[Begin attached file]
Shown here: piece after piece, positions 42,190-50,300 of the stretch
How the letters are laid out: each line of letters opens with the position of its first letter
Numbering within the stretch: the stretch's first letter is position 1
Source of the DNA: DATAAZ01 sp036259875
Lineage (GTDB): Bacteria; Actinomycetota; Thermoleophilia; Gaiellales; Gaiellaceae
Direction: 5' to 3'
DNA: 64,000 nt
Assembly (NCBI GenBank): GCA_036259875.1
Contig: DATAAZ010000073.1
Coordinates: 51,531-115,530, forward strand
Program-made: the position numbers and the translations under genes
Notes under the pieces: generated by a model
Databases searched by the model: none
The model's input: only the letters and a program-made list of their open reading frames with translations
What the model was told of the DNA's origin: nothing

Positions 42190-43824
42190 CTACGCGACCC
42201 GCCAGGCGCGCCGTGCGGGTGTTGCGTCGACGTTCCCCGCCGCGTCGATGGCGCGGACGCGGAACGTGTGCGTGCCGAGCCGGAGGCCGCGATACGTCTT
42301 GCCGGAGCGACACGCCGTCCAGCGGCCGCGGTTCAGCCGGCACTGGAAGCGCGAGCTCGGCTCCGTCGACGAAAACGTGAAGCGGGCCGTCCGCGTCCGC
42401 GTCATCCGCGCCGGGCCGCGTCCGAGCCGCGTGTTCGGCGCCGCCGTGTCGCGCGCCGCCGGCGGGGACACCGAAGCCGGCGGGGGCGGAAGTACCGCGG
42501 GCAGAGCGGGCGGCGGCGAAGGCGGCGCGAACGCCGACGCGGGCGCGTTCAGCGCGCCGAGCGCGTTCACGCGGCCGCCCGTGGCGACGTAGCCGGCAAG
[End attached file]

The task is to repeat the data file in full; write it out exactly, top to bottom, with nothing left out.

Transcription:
Shown here: piece after piece, positions 42,190-50,300 of the stretch
How the letters are laid out: each line of letters opens with the position of its first letter
Numbering within the stretch: the stretch's first letter is position 1
Source of the DNA: DATAAZ01 sp036259875
Lineage (GTDB): Bacteria; Actinomycetota; Thermoleophilia; Gaiellales; Gaiellaceae
Direction: 5' to 3'
DNA: 64,000 nt
Assembly (NCBI GenBank): GCA_036259875.1
Contig: DATAAZ010000073.1
Coordinates: 51,531-115,530, forward strand
Program-made: the position numbers and the translations under genes
Notes under the pieces: generated by a model
Databases searched by the model: none
The model's input: only the letters and a program-made list of their open reading frames with translations
What the model was told of the DNA's origin: nothing

Positions 42190-43824
42190 CTACGCGACCC
42201 GCCAGGCGCGCCGTGCGGGTGTTGCGTCGACGTTCCCCGCCGCGTCGATGGCGCGGACGCGGAACGTGTGCGTGCCGAGCCGGAGGCCGCGATACGTCTT
42301 GCCGGAGCGACACGCCGTCCAGCGGCCGCGGTTCAGCCGGCACTGGAAGCGCGAGCTCGGCTCCGTCGACGAAAACGTGAAGCGGGCCGTCCGCGTCCGC
42401 GTCATCCGCGCCGGGCCGCGTCCGAGCCGCGTGTTCGGCGCCGCCGTGTCGCGCGCCGCCGGCGGGGACACCGAAGCCGGCGGGGGCGGAAGTACCGCGG
42501 GCAGAGCGGGCGGCGGCGAAGGCGGCGCGAACGCCGACGCGGGCGCGTTCAGCGCGCCGAGCGCGTTCACGCGGCCGCCCGTGGCGACGTAGCCGGCAAG